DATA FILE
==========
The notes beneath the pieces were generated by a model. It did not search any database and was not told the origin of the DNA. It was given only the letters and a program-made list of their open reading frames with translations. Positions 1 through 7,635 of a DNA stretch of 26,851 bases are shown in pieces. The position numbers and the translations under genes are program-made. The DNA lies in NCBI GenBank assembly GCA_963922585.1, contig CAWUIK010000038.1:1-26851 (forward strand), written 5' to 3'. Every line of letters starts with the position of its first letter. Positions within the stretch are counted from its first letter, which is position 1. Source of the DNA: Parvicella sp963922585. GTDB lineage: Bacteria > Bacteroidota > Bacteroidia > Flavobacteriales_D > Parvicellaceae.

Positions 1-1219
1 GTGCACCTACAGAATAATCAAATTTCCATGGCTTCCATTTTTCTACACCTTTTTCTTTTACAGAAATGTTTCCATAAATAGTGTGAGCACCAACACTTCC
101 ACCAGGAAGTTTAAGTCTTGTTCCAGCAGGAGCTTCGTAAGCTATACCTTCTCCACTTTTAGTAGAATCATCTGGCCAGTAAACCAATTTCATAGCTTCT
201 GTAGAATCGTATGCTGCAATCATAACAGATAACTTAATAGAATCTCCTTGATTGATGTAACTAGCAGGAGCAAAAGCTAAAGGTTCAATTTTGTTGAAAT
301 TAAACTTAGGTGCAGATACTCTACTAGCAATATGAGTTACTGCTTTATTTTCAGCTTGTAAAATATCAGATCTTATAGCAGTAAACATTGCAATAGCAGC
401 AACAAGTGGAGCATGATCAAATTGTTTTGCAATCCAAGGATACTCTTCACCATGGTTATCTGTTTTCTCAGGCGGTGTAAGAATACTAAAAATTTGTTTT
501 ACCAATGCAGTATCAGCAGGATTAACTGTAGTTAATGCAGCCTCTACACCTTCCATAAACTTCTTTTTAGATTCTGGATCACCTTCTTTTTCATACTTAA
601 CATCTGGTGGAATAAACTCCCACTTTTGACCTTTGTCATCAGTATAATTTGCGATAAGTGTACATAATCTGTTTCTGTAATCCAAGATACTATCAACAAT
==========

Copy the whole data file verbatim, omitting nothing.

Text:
The notes beneath the pieces were generated by a model. It did not search any database and was not told the origin of the DNA. It was given only the letters and a program-made list of their open reading frames with translations. Positions 1 through 7,635 of a DNA stretch of 26,851 bases are shown in pieces. The position numbers and the translations under genes are program-made. The DNA lies in NCBI GenBank assembly GCA_963922585.1, contig CAWUIK010000038.1:1-26851 (forward strand), written 5' to 3'. Every line of letters starts with the position of its first letter. Positions within the stretch are counted from its first letter, which is position 1. Source of the DNA: Parvicella sp963922585. GTDB lineage: Bacteria > Bacteroidota > Bacteroidia > Flavobacteriales_D > Parvicellaceae.

Positions 1-1219
1 GTGCACCTACAGAATAATCAAATTTCCATGGCTTCCATTTTTCTACACCTTTTTCTTTTACAGAAATGTTTCCATAAATAGTGTGAGCACCAACACTTCC
101 ACCAGGAAGTTTAAGTCTTGTTCCAGCAGGAGCTTCGTAAGCTATACCTTCTCCACTTTTAGTAGAATCATCTGGCCAGTAAACCAATTTCATAGCTTCT
201 GTAGAATCGTATGCTGCAATCATAACAGATAACTTAATAGAATCTCCTTGATTGATGTAACTAGCAGGAGCAAAAGCTAAAGGTTCAATTTTGTTGAAAT
301 TAAACTTAGGTGCAGATACTCTACTAGCAATATGAGTTACTGCTTTATTTTCAGCTTGTAAAATATCAGATCTTATAGCAGTAAACATTGCAATAGCAGC
401 AACAAGTGGAGCATGATCAAATTGTTTTGCAATCCAAGGATACTCTTCACCATGGTTATCTGTTTTCTCAGGCGGTGTAAGAATACTAAAAATTTGTTTT
501 ACCAATGCAGTATCAGCAGGATTAACTGTAGTTAATGCAGCCTCTACACCTTCCATAAACTTCTTTTTAGATTCTGGATCACCTTCTTTTTCATACTTAA
601 CATCTGGTGGAATAAACTCCCACTTTTGACCTTTGTCATCAGTATAATTTGCGATAAGTGTACATAATCTGTTTCTGTAATCCAAGATACTATCAACAAT